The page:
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The synergic effect of water and biomolecules in intracellular phase separation


Phase separation has long been observed within aqueous mixtures of two or more different compounds, such as proteins, salts, polysaccharides and synthetic polymers. A growing body of experimental evidence indicates that phase separation also takes place inside living cells, where intrinsically disordered proteins and other molecules such as RNA are thought to assemble into membraneless organelles. These structures represent a new paradigm of intracellular organization and compartmentalization, in which biochemical processes can be coordinated in space and time. Two thermodynamic driving forces have been proposed for phase separation: the strengths of macromolecule–macromolecule and macromolecule–H2O interactions, and the perturbation of H2O structure about different macromolecules. In this Perspective, we propose that both driving forces act in a concerted manner to promote phase separation, which we describe in the context of the well-known structural dynamics of intrinsically disordered proteins in the cellular milieu. We further suggest that this effect can be extended to explain how the partial unfolding of globular proteins can lead to intracellular phase separation.

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Fig. 1: Solutions can undergo liquid–liquid phase separation to afford aqueous two-phase systems.
Fig. 2: Hydration and bulk H2O around a solute.
Fig. 3: There are different types of aqueous polymer phase separation in biology.
Fig. 4: Free energy diagram for liquid–liquid phase separation and protein aggregation.
Fig. 5: Phase separation inside cells is driven by intermolecular interactions and H2O entropy.
Fig. 6: Thermally driven phase separation of partially unfolded globular proteins.


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The authors acknowledge Michael Smith for language advice. S.S.R., N.S. and S.E. acknowledge funding from the Human Frontier Science Program (HFSP; RGP0022/2017), Deutsche Forschungsgemeinschaft (German Research Foundation; SPP 2191) and the German–Israeli Foundation for Scientific Research and Development (grant 1410). J.C.M. acknowledges the Foundation for Science and Technology (FCT), Portugal, for financial support through the Centre of Chemistry of the University of Minho (CQ-UM) (project UID/QUI/00686/2016).

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Supplementary information


Amyloid fibrils

Highly ordered structures that result from protein aggregation and oligomer formation or association. These structures are bound together by interactions between β sheets. They are associated with several neurodegenerative diseases, such as Parkinson disease, amyotrophic lateral sclerosis and Alzheimer disease.


A liquid–liquid, phase-separation process that leads to the formation of a colloidal phase of concentrated solutions of charged or neutral molecules, including synthetic polymers, polyelectrolytes, polysaccharides and proteins.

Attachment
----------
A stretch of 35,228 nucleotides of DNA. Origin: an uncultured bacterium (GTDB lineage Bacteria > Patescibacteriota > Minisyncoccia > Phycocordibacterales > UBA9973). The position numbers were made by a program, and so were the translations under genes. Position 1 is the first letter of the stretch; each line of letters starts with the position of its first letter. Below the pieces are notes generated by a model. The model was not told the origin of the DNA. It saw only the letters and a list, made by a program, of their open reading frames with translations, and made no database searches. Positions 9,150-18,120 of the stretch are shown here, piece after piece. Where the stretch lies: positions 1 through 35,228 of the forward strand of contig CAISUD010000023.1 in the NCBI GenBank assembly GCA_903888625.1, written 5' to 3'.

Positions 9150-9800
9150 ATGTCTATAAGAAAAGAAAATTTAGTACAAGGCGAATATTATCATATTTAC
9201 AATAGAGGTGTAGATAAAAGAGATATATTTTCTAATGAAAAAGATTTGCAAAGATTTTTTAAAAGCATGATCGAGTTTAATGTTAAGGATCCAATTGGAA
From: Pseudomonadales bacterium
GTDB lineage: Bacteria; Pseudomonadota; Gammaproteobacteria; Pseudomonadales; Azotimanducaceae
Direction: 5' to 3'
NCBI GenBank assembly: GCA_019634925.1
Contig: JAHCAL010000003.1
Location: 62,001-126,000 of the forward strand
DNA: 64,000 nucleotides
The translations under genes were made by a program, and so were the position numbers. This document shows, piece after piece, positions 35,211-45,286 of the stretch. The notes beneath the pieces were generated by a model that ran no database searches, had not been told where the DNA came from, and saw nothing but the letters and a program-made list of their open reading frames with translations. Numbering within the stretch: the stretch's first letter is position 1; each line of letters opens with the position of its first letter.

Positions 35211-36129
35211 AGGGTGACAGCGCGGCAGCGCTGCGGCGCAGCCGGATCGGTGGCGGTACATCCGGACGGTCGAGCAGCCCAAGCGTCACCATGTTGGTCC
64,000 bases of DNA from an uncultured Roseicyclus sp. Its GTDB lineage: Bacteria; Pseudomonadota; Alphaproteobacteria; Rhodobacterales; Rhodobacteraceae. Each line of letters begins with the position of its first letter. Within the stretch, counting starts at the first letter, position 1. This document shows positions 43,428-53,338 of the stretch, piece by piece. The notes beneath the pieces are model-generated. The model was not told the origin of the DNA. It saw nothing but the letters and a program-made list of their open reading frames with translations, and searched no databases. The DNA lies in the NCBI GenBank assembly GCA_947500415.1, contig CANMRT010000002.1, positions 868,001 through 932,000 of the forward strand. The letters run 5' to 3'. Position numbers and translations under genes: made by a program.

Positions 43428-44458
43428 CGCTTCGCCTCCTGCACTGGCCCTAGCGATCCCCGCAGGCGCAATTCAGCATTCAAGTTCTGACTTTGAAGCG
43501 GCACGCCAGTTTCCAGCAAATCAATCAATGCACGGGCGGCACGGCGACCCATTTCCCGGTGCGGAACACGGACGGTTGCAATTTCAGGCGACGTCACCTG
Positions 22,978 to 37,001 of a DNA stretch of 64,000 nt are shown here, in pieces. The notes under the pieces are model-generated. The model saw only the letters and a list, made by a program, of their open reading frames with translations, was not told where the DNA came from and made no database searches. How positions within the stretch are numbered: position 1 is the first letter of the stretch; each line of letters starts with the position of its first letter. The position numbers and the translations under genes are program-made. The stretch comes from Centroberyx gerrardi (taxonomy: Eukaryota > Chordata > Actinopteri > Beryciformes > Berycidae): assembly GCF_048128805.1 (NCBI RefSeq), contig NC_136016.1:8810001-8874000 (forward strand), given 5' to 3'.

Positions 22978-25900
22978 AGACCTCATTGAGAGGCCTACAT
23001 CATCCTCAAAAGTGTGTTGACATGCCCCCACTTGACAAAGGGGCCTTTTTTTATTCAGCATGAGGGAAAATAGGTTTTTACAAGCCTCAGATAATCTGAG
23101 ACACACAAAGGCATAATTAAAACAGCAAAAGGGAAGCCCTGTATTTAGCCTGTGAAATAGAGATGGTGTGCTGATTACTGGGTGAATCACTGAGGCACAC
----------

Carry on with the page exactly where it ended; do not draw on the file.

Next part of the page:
Polymers and proteins that can be used in vitro to mimic the highly concentrated and heterogeneous environment within cells.


When facing conditions that are not ideal for growing, cells arrest their division cycle, entering a dormant state that involves biomolecular reorganization and diminished metabolic activity.


Solutes composed by both hydrophobic and hydrophilic sequences that solubilize hydrophobic compounds in water.

Intrinsically disordered protein

(IDP). A protein that does not have a well-defined 3D structure and exhibits high structural flexibility.

Intrinsically disordered protein region

(IDPR). A region within a protein that does not have a well-defined 3D structure and exhibits high structural flexibility.

Liquid–liquid phase separation

(LLPS). A process that involves two solutes demixing and forming two new phases of different composition. This is thought to be the basis for the formation of membraneless organelles.

Liquid-to-solid phase transition

(LSPT). Under ageing or stress conditions, the liquid compartments of membraneless organelles can change to a different, solid phase because their components (proteins) aggregate and eventually form amyloids.

Membraneless organelle

(MLO). An intracellular compartment without a membrane, formed through phase separation due to the heterogeneous distribution of biomolecules. It exhibits a liquid nature and provides a microenvironment that can serve a defined function, such as RNA metabolism.


A small molecule, such as a polyol, amino acid or methylamine, that alters protein folding and stability under osmotic stress conditions.

Protein aggregation

A phenomenon involving intermolecular interactions between misfolded proteins. This is usually the origin of amyloid formation and consequent diseases.

Quinary interactions

Weak, specific and transient interactions between proteins and other biomolecules that appear to have a crucial function in cellular organization.

Solvent regime

A polymer chemistry concept that reflects the favourability of polymer chains with the solvent relative to chain–solvent and solvent–solvent interactions. In the poor solvent regime, intramolecular and intermolecular interactions of the polymer are favoured in comparison with chain–solvent interactions and, so, the solvent is considered poor. The inverse situation applies in the good solvent regime.

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Ribeiro, S.S., Samanta, N., Ebbinghaus, S. et al. The synergic effect of water and biomolecules in intracellular phase separation. Nat Rev Chem 3, 552–561 (2019).

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